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utilising magnetic properties of materials (inductor,

transformers and machines).

All materials show some magnetic effect.

1. Magnetic dipole moment and magnetic field

Consider a current loop, the

circulating current is I and the

enclosed area is A, then magnetic

dipole moment is defined as

m = IAu m

= B

just like a bar of magnet

An orbiting electron in an atom behaves much like a

current loop therefore has a magnetic dipole moment

associated with it orbital magnetic moment, orb.

i.e. spin. The spin of the electron creates a spin magnetic

moment, spin.

Magnetisation M

When a magnetic field B0 is applied to a

material, each atom responses to it, develops or

acquires a net magnetic moment the material is

magnetised. The extents of the magnetisation of

the material is described by magnetic vector M,

defined as the magnetic dipole moment per

unit volume.

1

M=

V

i =1

mi

from the applied field B0 and a contribution from

the magnetisation M

B = B 0 + 0M

The corresponding magnetised field H is defined

as

H=

BM

field intensity and is measured in A/m.

Magnetic permeability

The magnetic permeability at a point of P in a

material is defined as

B

=

H

permeable by magnetic field.

In practice, the relative permeability is often

quoted

B

B

r =

=

=

B0 0 H 0

Magnetic susceptibility

In practice it is often that H is known (related

directly to current), the magnetisation M is related

to H by the equation

M = H

where is the magnetic susceptibility. Since both

r and describe the magnetisation, they are

related

r = (1 + )

In general, magnetic material are classified into four

distinctive groups based on m.

Type

m=r-1

Examples

Diamagnetic

negative, small

Polymers, Si, Cu

Paramagnetic

positive, small

Gases

Ferromagnetic

positive, very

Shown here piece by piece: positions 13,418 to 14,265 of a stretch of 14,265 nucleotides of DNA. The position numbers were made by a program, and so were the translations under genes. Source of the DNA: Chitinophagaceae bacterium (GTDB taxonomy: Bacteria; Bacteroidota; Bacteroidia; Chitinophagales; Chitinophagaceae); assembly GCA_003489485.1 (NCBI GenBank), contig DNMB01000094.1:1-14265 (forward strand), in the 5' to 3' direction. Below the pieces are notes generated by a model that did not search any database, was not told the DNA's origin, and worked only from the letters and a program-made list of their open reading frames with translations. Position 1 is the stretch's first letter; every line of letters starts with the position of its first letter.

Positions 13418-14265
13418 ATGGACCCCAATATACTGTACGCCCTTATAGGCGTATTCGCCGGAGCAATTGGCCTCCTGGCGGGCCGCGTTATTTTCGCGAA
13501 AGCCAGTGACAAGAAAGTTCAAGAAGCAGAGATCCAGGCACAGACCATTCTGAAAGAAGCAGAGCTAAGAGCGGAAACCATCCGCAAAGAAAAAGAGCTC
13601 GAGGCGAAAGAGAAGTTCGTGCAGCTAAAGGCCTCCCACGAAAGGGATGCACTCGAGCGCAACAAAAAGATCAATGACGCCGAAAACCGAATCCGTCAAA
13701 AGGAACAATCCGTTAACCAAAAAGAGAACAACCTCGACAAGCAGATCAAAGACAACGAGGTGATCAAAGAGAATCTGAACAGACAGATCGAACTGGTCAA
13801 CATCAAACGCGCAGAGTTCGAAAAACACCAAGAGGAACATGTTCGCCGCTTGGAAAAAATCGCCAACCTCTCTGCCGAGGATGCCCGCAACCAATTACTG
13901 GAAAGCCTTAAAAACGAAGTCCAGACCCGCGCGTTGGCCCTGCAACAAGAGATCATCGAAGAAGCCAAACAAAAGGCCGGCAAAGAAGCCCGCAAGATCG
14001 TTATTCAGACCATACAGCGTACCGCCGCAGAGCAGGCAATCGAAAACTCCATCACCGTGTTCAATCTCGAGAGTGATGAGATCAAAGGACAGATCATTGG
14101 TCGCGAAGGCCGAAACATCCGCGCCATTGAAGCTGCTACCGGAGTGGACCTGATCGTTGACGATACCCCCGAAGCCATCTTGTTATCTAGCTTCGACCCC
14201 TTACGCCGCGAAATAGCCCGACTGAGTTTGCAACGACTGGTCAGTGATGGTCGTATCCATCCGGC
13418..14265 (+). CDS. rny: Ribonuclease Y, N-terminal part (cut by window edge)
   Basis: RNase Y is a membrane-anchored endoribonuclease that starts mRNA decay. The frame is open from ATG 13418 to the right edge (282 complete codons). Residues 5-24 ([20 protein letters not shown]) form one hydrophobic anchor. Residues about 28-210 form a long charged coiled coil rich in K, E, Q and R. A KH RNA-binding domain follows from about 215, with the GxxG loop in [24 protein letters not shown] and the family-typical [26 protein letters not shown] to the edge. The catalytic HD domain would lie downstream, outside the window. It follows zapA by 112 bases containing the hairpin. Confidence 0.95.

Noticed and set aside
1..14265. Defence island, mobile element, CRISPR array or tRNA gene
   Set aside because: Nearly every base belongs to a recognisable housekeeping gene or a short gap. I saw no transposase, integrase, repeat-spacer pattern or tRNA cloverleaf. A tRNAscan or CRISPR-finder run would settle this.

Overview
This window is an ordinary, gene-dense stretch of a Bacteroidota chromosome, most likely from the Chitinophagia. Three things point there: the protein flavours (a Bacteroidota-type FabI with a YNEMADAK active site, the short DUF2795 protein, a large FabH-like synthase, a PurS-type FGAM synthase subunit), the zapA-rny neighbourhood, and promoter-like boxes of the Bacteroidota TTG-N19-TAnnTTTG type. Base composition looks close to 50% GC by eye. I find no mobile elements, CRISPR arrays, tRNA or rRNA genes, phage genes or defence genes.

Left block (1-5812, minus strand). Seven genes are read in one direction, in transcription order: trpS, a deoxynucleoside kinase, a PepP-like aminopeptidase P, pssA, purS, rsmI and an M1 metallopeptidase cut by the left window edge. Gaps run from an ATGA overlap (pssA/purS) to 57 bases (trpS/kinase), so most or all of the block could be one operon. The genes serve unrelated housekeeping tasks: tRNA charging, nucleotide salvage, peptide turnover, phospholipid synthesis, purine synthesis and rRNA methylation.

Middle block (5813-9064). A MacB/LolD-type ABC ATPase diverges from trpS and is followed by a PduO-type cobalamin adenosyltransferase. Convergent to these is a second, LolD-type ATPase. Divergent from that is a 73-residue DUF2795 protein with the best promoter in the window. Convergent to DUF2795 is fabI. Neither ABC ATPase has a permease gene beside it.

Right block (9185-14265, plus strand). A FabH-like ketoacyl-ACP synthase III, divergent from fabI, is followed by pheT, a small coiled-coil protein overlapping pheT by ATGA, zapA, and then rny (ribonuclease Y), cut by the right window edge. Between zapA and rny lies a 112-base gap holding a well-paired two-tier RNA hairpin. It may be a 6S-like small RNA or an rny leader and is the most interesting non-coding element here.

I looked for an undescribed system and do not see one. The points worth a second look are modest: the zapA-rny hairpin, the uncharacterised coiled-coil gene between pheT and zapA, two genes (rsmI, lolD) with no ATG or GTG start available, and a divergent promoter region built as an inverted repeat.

large

positive, very

large

Fe, Co, Ni

Ferrimagnetic

Fe3O4

A magnetic domain is a region of the crystal in which

all the spin magnetic moment are aligned to produce a

magnetic moment in one direction only.

reduces the external field

magnetic domains (or Bloch wall).

sideway domains.

The end domains are called closure domains.

permanent magnetisation in the absence of an applied

field. This is due to the formation of magnetic domains

that effectively cancel each other.

When a magnetic field is applied to a crystal, magnetic

dipole moments experience a torque and are gradually

rotated by the applied field.

Domain A enlarges and domain B shrinks.

and B migrates towards the right, resulting in a net

magnetisation.

This phenomenon is termed as motion of domain

wall. The magnetisation process involves the

motion of Bloch wall in the crystal.

Polycrystalline Materials

The majority of the magnetic materials used in

engineering are polycrystalline. They have a

microstructure that consists of many grains of

various sizes and orientations.

crystal grain will possess domains. The domain

structure in each grain will depend on the size and

shape of the grain and to some extent, on the

magnetisations in neighbouring grains.